In the last post on attention and formation, we looked at our upward gaze. Both the farmer and the classical educator, by attending upward, recognize who is in ultimate control. Hint: It’s not us. At Austin Classical school we rest joyfully in that truth, but that does not mean we surrender all responsibility to act in the world. In fact, it is our responsibility to attend outward. What that means for both the farmer and the classical educator is the focus of our next post in this series.
An important role of any tree farmer is cultivation. Often this involves the breaking up of soil that has hardened around the tree or the turning over of ground that is overgrown in order for a tree to be planted. Effective cultivation requires outward attention: fixing one’s eyes on the environment and discerning those elements within it that inhibit the flourishing of life. If a farmer attends upward to learn that he is, ultimately, not in control of all reality, this outward attention allows him to focus on those things within the world that he can control, or as the farmers I grew up around would say – the things we are responsible to control.
Cultivation is dependent on a farmer’s outward attention and discernment of what elements in the environment need to be broken up, or removed, to promote the abundance of life. Notice that it is the farmer’s responsibility both to see and to act, to understand and to respond, thereby creating conditions for life to flourish.
The Classical Christian Educator
As classical Christian educators, how we attend to the world around ourselves and similarly, how we train students to attend to the world around themselves, is equally important. The culture of our schools (as well as our homes, our cities, and our nations) is a result of the cultivation we practice. To paraphrase Charlotte Mason,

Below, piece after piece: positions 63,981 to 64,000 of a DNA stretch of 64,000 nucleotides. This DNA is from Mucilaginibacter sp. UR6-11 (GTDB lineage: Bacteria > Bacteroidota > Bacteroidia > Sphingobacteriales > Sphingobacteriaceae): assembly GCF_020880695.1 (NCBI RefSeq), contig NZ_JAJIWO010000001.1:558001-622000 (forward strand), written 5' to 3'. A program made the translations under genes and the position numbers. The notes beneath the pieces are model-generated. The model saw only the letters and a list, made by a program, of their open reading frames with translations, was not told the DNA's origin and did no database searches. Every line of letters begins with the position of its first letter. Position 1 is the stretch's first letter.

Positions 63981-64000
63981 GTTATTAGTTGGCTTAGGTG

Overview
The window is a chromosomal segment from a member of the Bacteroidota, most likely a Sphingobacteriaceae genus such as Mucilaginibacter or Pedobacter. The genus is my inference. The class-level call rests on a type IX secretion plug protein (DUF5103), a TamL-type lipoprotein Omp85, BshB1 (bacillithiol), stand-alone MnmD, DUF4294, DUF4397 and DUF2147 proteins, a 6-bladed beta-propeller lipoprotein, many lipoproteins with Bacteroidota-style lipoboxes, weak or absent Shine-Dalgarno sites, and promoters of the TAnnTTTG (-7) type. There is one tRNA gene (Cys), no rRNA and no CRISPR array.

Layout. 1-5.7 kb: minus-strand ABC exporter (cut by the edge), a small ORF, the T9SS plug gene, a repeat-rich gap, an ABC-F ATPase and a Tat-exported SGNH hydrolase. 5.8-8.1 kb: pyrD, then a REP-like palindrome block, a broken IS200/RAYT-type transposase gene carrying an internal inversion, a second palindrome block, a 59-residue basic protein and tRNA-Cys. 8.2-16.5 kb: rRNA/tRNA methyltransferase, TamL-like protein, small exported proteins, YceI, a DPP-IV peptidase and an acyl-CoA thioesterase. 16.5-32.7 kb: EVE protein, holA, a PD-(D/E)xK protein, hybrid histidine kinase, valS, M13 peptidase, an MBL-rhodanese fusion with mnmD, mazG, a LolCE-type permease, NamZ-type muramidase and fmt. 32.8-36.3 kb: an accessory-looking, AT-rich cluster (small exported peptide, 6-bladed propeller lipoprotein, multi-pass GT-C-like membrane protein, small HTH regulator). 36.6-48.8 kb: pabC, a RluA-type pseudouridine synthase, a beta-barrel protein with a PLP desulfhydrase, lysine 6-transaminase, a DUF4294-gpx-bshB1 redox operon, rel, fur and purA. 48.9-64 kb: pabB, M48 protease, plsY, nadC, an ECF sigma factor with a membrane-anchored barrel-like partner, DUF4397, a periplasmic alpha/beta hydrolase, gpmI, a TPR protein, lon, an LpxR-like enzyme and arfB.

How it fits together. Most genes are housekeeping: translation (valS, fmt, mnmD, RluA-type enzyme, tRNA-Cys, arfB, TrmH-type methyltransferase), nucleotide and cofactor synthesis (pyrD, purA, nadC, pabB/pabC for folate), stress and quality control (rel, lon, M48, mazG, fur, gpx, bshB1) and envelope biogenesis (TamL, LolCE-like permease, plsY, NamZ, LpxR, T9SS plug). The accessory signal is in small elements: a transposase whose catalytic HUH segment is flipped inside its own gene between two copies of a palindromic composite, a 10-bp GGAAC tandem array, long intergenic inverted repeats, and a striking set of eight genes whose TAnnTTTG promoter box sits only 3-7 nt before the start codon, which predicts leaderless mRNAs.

…the “atmosphere” of learning is ultimately created by “the ideas that rule your life.”
We know that a flourishing student, much like a flourishing plant, needs a cultivated environment because they will soak up whatever behaviors or attitudes or values are modeled, whether that is worry and anxiety over getting into the right colleges or peace and joy in a love for learning.
And so as teachers and co-teachers at Austin Classical School we do the work of attending outward to the learning environment, not with a desire (to use the words of Andy Crouch in Culture Making) to produce mere critics, consumers, copiers, or condemners of culture” but rather, to produce cultivators who “tend and nourish was is best in human culture – to be creators – daring to do and think something new to make the world more “welcoming and thrilling and beautiful.”
I hope you’ll join us in this worthy endeavor. And if you’re already pursuing this cultivation within Christian, classical education, my prayer is that you would begin to see the fruits of your labor.
Head of School
Austin Classical School